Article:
To fill in the cracks and crevices in a structure, flour fillers may be used as an alternative to asbestos filler because they contain some natural materials that provide many of the same characteristics. Flour fillers can come in various types, including rice flour, pecan shell, wheat flour and others. This asbestos substitute may be difficult to get because it is not as widely distributed as some other alternatives.
Walnut shell flours and grit can be used to make resins, veneers, laminated lumber and can be used in manufacturing rubber and paint products. They are also used in some cosmetics. This type of flour filler is also used for adhesives and plywood manufacturing.
Rice hull flour is used to extend applications that require a high silica content, and corn cob flour is a lightweight extender. Other flour fillers are: pecan shell flour, rice flour, wheat flour, rice hulls and rice hull ash.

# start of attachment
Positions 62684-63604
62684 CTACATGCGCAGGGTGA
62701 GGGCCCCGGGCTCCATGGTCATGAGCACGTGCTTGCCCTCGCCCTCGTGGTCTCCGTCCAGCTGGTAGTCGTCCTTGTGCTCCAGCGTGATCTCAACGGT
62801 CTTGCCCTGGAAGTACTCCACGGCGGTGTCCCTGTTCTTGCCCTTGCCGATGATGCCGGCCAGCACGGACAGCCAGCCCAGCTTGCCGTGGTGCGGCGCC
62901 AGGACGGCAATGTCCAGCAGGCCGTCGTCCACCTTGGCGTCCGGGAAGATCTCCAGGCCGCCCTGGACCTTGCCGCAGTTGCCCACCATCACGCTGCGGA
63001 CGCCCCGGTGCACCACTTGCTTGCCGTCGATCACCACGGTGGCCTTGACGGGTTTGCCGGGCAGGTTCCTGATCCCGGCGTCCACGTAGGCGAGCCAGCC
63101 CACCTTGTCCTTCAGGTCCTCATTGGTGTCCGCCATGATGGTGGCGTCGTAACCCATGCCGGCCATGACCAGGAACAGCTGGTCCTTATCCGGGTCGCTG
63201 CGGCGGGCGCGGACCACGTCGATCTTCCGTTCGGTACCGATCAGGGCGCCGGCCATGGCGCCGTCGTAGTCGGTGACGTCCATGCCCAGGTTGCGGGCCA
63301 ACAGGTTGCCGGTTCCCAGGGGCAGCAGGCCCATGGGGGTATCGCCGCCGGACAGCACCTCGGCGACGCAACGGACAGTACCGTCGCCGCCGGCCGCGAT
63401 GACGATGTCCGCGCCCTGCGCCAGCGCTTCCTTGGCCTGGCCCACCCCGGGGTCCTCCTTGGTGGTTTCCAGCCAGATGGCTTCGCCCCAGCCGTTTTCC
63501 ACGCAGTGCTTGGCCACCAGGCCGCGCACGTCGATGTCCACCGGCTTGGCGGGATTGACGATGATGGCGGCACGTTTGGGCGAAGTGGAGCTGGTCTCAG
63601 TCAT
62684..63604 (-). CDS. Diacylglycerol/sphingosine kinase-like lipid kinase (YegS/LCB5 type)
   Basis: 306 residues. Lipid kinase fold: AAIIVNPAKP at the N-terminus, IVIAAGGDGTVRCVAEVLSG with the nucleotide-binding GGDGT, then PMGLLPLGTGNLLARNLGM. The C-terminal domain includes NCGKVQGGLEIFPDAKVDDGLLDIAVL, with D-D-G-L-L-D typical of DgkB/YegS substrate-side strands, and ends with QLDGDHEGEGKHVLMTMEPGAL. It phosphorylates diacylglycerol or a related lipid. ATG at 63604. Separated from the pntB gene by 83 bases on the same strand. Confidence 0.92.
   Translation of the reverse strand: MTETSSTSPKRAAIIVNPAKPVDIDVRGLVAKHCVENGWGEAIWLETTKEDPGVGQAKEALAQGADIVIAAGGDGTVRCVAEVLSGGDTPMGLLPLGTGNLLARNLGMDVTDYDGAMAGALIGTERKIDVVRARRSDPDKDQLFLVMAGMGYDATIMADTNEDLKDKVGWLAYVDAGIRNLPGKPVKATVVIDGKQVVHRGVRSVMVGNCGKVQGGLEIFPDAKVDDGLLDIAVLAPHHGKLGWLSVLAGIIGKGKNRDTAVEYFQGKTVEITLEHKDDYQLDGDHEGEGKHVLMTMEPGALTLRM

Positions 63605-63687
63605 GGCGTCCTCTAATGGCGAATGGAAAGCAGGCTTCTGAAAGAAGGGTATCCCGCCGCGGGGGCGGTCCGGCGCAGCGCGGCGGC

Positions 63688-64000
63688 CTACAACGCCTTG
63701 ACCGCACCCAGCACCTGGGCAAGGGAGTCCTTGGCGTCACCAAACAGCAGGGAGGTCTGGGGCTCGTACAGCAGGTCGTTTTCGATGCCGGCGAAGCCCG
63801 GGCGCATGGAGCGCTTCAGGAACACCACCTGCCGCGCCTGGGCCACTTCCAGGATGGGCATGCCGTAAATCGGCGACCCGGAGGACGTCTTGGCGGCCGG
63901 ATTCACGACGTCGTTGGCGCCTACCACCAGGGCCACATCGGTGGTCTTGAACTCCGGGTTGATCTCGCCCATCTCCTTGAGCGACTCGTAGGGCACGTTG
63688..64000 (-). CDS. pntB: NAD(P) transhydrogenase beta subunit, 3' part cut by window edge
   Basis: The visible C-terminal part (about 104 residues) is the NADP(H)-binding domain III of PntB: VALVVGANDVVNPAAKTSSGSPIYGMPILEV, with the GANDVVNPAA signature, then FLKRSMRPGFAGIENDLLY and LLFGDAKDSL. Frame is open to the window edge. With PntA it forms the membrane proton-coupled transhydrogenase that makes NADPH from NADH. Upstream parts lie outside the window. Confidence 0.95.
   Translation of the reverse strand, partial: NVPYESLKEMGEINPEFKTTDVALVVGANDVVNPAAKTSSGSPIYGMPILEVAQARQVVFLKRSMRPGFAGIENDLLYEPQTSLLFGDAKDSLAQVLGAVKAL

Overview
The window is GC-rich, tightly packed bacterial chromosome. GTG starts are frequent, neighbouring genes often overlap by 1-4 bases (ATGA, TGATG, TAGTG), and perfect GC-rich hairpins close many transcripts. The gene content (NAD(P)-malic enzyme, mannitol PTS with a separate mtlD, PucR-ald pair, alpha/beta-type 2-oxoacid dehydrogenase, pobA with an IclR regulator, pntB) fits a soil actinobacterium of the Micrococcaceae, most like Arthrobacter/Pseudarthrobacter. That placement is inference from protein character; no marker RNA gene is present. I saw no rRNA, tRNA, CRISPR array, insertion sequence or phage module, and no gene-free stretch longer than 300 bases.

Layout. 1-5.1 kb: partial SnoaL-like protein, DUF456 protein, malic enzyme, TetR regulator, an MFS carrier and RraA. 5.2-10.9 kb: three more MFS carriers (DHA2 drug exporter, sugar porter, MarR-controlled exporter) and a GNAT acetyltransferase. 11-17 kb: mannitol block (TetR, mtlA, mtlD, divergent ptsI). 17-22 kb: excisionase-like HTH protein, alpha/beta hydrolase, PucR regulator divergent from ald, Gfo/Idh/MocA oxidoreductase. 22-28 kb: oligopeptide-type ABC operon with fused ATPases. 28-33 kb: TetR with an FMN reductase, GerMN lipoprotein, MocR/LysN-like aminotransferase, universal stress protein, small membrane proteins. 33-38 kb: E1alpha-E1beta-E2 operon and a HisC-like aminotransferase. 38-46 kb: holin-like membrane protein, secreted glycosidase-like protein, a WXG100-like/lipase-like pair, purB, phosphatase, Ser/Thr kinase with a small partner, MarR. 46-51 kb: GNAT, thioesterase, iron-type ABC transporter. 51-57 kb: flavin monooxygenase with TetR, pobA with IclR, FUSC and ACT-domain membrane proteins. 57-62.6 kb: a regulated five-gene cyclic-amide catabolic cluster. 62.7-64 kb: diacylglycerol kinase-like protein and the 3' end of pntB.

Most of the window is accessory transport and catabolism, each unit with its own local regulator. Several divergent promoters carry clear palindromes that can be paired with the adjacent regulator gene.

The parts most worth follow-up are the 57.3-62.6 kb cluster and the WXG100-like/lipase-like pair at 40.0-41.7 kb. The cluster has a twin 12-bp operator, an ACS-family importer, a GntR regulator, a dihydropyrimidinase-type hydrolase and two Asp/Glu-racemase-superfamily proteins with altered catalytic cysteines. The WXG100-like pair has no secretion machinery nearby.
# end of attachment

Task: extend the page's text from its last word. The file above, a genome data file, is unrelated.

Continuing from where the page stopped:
Chemically treated to enhance its properties, cellulose fiber is often made from cotton, wood pulp, linen or shredded paper products. It is considered one of the more frequently used asbestos alternatives. Cellulose fiber contains adhesive characteristics and is often made to be water-soluble. It is a major component in cement.
These cements are used in a variety of applications, including roofing and plumbing. The cements are used to seal and help insulate high- and low-pressure pipes, water heaters, storage tank and gutters, among other products.
A common use of this fiber is to make drywall. Even some Chinese drywall manufacturers, many of whom sell products to U.S. companies for distribution, have switched from using asbestos cement to using fiber-based cement to make wall and ceiling coverings.
One form of cellulose fiber is autoclaved cellulose fiber-reinforced cement. Pulp and waste paper are used to form the fiber and then mixed with ground silica sand, fly ash or both. After an autoclaving heating process, the mixture becomes more heat-resistant.